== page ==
Medevac before Rescue 116 crash was for ‘minor injury’

Irish Coast Guard helicopter supporting transfer of fisherman with damaged thumb

Irish Naval ship and specialist boats near Blacksod lighthouse, Co Mayo, as the search continues for the missing Irish Coast Guard helicopter. Photograph: Peter Byrne/PA

Irish Naval ship and specialist boats near Blacksod lighthouse, Co Mayo, as the search continues for the missing Irish Coast Guard helicopter. Photograph: Peter Byrne/PA

 

The Irish Coast Guard helicopter Rescue 116 which crashed while supporting a medical evacuation off the Mayo coast had been responding to a relatively minor injury, it has emerged.

The missing aircraft was one of two search-and-rescue helicopters despatched to carry out an emergency medical evacuation of an injured fisherman from a British-registered fishing vessel 241km off the west coast last Monday night.

The R116 was tasked with providing communications and back-up support for the Sligo-based R118 on the 482km round trip to the fishing vessel in the Atlantic.

R116 disappeared just after 12.45am on Tuesday morning as it prepared to land at Blacksod, Co Mayo, to refuel.

The Sligo-based R118 helicopter had been tasked at 9.40pm on Monday night, after the vessel’s skipper sought medical advice over a crewman’s hand injury.

The injury was not life-threatening, but the skipper followed correct procedures in issuing a “Pan Pan medico” communication, which allowed him to talk directly to a doctor at Cork University Hospital (CUH) via the Irish Coast Guard.

This procedure allows the medical team on duty to advise the Irish Coast Guard on the correct response, based on the information given by VHF radio.

“The tele-medical assessment” is akin to a “triage system” in hospital emergency departments.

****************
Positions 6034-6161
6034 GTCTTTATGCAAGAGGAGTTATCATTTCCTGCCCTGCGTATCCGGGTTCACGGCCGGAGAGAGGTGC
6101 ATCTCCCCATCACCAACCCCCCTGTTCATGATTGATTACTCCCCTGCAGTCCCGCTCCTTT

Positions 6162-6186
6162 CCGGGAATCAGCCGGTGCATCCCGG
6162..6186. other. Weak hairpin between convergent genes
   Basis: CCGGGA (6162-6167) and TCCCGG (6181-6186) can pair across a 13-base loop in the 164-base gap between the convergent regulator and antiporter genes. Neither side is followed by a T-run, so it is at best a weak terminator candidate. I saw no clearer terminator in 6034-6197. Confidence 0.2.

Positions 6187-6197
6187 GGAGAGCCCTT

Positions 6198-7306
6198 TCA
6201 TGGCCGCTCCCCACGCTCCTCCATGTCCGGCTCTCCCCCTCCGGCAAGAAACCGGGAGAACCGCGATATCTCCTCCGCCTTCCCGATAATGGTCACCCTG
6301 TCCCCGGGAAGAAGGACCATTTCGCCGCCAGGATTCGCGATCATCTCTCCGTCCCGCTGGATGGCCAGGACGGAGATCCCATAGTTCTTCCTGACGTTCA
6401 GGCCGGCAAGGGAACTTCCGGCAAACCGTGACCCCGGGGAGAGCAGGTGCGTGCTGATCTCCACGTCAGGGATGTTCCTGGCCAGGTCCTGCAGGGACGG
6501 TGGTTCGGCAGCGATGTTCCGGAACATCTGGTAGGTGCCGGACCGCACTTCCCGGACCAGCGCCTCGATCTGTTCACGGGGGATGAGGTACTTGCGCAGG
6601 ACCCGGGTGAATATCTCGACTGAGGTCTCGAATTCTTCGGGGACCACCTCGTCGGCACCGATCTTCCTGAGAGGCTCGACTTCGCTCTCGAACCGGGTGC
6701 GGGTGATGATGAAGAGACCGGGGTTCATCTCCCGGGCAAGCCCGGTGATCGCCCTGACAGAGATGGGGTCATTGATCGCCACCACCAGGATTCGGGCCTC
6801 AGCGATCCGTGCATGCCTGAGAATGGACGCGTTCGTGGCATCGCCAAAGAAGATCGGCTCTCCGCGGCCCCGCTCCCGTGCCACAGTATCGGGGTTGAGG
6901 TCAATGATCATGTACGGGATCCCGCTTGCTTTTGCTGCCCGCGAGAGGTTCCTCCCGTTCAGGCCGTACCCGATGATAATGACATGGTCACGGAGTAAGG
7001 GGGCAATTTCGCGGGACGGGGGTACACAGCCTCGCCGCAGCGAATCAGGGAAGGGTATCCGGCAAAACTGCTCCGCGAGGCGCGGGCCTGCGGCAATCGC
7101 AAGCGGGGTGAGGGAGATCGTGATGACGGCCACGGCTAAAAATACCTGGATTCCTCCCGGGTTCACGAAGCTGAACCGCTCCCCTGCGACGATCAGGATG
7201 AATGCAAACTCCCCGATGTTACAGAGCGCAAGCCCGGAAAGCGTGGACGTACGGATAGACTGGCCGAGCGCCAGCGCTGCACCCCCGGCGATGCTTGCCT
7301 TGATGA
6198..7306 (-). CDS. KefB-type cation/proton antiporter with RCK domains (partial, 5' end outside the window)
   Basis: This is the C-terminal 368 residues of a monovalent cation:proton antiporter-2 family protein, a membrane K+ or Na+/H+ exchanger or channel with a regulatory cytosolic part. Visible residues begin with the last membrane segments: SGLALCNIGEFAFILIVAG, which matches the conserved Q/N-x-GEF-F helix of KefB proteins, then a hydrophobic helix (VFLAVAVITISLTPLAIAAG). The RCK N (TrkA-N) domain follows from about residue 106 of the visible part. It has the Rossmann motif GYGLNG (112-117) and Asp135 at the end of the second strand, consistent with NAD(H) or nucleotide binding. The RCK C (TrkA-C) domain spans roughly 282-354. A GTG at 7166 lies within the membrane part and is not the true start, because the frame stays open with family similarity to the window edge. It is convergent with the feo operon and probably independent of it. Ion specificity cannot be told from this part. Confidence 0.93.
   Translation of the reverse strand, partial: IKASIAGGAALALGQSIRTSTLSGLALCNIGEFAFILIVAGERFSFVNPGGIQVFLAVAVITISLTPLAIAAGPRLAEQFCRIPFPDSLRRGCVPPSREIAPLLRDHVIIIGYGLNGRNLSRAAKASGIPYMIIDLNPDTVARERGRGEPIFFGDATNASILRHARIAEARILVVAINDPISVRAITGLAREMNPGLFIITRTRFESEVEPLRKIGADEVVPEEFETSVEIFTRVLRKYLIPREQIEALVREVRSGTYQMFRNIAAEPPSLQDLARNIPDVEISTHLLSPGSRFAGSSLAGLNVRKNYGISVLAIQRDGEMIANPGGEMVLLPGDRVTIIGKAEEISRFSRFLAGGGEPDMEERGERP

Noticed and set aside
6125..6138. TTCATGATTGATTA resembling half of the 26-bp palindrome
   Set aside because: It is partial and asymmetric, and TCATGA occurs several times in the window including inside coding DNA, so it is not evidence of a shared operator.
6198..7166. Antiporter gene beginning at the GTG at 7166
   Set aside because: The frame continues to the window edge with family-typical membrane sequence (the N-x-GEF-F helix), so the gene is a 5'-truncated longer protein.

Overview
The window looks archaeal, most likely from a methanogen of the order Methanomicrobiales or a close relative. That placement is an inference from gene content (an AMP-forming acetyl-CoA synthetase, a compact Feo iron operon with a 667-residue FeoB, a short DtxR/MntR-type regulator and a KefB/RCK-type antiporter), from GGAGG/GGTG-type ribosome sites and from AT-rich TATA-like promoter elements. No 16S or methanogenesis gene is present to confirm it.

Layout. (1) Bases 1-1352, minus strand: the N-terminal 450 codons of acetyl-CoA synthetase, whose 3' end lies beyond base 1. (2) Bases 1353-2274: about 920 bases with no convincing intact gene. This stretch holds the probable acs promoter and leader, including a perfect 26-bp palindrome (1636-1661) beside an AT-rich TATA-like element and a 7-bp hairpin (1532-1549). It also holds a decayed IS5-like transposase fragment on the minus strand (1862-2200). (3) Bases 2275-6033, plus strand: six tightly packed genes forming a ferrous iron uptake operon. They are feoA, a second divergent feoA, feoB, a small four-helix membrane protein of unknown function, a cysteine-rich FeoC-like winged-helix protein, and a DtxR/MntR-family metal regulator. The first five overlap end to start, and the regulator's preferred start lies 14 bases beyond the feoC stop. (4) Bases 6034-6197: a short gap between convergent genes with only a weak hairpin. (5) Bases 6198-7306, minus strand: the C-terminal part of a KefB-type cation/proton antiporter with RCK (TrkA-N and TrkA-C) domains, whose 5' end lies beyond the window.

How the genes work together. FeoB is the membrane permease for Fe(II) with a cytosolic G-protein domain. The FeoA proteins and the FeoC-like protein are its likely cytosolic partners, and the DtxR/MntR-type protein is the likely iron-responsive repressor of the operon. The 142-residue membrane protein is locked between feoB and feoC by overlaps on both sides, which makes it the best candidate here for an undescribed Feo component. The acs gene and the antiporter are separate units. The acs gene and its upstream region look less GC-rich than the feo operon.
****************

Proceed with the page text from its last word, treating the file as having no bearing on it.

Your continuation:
Medical opinion

The fisherman had severed the top of his thumb and was in pain. Medical sources have said that if the digit had been severed completely, time would have been of the essence in reconnection and would have justified a helicopter evacuation.

However, in this case, the man had not lost his digit, and the fishing vessel could have been advised to proceed to shore, while dressing the wound to prevent infection and possible septicaemia, a medical source said.

The Sligo-based helicopter R118 is crewed with trained paramedics, who were able to treat the crewman en route to land.

When the Air Corps was not able to provide “top cover” or support for the long-range mission, a request was issued for a second helicopter.

The Dublin-based Sikorsky S-92 flown by Capt Dara Fitzpatrick and Capt Mark Duffy was deployed.

R118 was returning to land with the injured crewman when it was informed that communications had been lost with R116. The Dublin-based helicopter had been about to land for a routine refuel when communications were lost.

R118 undertook a search for missing colleagues before landing the crewman at Blacksod, where he was taken by ambulance to hospital, and then refuelling and resuming the search.

The fisherman was taken initially by road to Mayo General Hospital, and subsequently transferred to University Hospital Galway, where it is understood he had plastic surgery under a local anaesthetic.

CUH’s emergency department was unavailable on Sunday for comment.